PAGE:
What if one day, Qatar did something you felt so passionately about that you didn’t agree with. Would you cover it?
Everybody’s happy here. If there’s worry or dislike, people have a voice and they can change it. Look what happened at The Pearl-Qatar and the sale of alcohol. They closed down because people didn’t like it.
I’m very proud of Qatar and I’m proud to be from here. The decisions taken right now by Qatar, with countries like Libya, for example, are an example of why I’m proud of the country. For me, I think they’re doing the right thing. They’re not trying to help a certain party, they’re supporting people. I cheer for them and I want every Arab country to be like this.
Does that mean you also think that Qatar enjoys a high level of press freedom?
I think there’s a lot of freedom. At the same time, it’s like a transition period from the old mindset to the new. They’re trying to change a lot of that. A lot of people are stuck in the old ways, but it’s going to change soon. Press freedom will definitely have a future here.
Look how big that aim is. How small is Doha? It’s very small place and look at all the criticism it’s getting.
What would help catalyse more press freedom? Do you think more Qataris need to work in fields like media to weaken the mistrust that exists out there towards the industry?
A lot of Qataris are now doing that. There are many in Al Jazeera working on social media, for example. The mistrust will be overcome in time.
What about press freedom in the region. Has it improved, overall?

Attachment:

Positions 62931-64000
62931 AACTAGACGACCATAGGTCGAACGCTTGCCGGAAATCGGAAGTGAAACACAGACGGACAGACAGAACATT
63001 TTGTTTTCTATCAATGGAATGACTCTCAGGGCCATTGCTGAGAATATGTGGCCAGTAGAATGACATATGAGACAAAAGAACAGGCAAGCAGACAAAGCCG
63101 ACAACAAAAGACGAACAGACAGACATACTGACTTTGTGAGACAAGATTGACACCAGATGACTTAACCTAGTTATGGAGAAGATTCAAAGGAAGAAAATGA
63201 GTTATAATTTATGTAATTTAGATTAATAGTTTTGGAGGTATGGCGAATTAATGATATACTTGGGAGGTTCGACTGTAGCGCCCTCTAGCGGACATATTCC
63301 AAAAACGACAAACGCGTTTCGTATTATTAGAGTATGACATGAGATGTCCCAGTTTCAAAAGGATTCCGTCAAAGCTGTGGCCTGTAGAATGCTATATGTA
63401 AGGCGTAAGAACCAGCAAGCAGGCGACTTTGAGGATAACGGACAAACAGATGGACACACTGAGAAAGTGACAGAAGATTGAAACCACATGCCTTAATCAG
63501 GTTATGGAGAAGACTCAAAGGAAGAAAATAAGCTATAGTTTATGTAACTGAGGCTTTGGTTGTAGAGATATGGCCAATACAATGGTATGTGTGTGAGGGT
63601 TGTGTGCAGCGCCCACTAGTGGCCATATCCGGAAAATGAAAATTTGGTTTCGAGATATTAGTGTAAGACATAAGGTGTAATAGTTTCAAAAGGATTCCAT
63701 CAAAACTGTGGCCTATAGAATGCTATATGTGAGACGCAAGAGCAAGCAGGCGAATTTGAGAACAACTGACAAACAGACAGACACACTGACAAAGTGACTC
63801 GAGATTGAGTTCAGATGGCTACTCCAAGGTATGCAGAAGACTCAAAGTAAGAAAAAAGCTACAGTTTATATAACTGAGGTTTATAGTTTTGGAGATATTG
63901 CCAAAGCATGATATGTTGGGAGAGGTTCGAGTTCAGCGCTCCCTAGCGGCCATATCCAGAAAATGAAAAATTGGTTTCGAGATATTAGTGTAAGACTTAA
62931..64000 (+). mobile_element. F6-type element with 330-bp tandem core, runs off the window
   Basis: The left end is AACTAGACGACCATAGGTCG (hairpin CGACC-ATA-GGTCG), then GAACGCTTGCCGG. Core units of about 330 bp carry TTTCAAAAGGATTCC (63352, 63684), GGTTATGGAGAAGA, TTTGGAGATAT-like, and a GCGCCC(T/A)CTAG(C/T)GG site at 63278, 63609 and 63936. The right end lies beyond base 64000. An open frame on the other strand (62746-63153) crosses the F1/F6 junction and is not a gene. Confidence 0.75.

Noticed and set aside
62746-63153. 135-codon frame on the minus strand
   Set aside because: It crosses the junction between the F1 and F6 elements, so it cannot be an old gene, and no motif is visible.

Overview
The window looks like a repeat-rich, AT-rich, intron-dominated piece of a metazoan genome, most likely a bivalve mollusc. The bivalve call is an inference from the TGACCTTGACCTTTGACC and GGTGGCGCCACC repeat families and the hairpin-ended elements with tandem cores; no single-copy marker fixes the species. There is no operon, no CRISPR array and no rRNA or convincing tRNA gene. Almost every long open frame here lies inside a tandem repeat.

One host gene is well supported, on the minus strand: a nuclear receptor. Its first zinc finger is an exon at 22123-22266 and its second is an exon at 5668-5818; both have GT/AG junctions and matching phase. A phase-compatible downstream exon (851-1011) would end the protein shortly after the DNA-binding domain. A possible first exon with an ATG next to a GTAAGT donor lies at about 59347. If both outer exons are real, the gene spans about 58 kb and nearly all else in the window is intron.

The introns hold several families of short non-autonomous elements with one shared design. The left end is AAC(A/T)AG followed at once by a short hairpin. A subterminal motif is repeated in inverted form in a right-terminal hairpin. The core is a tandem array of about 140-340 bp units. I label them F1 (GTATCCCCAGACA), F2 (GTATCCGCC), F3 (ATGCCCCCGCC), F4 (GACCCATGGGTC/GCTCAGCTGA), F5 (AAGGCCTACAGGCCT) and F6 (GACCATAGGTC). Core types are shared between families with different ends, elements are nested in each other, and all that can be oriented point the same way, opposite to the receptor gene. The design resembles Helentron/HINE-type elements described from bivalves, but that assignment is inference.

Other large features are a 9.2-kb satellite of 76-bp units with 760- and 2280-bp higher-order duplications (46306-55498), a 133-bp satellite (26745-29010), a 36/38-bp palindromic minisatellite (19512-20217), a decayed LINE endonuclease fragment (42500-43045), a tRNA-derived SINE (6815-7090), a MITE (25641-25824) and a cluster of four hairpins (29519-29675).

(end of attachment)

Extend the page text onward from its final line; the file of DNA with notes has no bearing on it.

It’s not 100 percent better, but it’s definitely a good change.
You’ve got almost 1,000 friends on Facebook and close to 2,000 followers on Twitter. You regularly post your latest cartoons to both sites. What kind of reactions do you receive?
Sometimes I get a message on Facebook or Twitter telling me ‘It’s not right’, and that I’m ‘cheering for the wrong side’. With the Syrian revolution, a lot of people contacted me telling me it’s a ‘conspiracy. I’m not with any government, I just believe in positive change.
I get messages of support as well, definitely. A lot of young people contact me, Sudanese people, saying my work is exactly what they think. I’ve been approached by art dealers too. But things change when it goes into money – the message risks being lost.
You are probably getting to the point now where you inspire others. Which artists inspire you?
Naji al Ali. He was a Palestinian who was assassinated in 1987. He used to work with the poet Ahmad Matar. Most of my works are inspired by his (Matar’s) words.
He’s so straightforward and straight to the point. I try to get my style from there.
Everything else in the world of Middle East politics is so much talk. We grew up with politicians who would talk for hours, which meant we couldn’t watch Saturday morning cartoons. It made me hate them! You could shorten their speeches to two words. Nothing ever happens.
I decided to merge all of those ideas. Most of my cartoons are ‘no comment’, I try my best not to write anything. They have to be visually appealing – even if you’re not into politics, the cartoon should at least leave you interested to know more.
Khalid Albaih is a cartoonist who regularly contributes to the Doha Centre for Media Freedom. He is also the host of our World Press Freedom Day event on May 1 at Qatar National Convention Centre. He usually works as the head of multimedia in the public arts department at Qatar Museums Authority.